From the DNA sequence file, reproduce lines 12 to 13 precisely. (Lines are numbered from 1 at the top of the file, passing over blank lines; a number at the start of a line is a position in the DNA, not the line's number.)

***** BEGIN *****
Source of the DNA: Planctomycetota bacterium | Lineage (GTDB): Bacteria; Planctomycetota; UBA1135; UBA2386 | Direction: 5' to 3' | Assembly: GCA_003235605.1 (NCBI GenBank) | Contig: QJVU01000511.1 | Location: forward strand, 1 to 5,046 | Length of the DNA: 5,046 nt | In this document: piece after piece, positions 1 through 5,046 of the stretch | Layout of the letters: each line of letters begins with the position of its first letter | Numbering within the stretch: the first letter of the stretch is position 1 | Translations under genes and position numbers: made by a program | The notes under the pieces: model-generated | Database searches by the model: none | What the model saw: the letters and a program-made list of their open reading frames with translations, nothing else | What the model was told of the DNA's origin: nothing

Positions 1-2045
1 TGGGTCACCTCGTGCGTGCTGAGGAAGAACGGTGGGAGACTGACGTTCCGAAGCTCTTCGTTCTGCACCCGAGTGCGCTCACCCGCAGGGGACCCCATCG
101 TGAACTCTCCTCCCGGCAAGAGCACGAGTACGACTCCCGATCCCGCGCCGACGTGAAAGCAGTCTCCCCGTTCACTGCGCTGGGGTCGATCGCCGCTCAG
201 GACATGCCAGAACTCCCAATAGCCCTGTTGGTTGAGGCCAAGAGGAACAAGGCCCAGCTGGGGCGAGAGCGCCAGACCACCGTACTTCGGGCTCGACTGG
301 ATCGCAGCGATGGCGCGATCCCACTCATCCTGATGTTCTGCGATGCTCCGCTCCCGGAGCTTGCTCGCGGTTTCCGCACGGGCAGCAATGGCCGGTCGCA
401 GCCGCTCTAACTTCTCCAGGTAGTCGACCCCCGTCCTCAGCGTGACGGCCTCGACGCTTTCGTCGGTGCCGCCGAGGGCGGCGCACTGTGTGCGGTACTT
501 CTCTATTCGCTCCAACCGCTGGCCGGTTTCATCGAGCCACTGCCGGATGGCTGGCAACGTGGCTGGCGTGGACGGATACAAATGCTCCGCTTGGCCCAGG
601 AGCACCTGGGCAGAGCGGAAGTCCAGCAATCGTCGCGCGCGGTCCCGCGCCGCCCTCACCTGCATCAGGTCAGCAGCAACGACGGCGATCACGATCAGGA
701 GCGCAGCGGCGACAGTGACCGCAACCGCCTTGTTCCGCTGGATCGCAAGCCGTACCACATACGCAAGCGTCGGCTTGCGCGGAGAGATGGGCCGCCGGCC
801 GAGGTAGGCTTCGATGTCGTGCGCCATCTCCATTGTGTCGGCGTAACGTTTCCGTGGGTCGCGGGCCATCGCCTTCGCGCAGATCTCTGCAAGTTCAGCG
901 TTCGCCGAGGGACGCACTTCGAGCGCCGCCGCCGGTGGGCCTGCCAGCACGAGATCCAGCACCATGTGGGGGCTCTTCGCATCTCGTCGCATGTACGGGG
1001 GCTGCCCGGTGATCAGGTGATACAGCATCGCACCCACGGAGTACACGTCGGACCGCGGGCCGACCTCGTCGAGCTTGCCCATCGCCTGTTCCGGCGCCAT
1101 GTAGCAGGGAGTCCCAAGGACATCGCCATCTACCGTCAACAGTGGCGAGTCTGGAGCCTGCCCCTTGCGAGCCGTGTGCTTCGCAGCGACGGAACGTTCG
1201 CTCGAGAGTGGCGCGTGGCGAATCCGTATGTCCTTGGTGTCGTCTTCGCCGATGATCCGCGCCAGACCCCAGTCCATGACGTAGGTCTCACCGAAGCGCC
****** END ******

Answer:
901 TTCGCCGAGGGACGCACTTCGAGCGCCGCCGCCGGTGGGCCTGCCAGCACGAGATCCAGCACCATGTGGGGGCTCTTCGCATCTCGTCGCATGTACGGGG
1001 GCTGCCCGGTGATCAGGTGATACAGCATCGCACCCACGGAGTACACGTCGGACCGCGGGCCGACCTCGTCGAGCTTGCCCATCGCCTGTTCCGGCGCCAT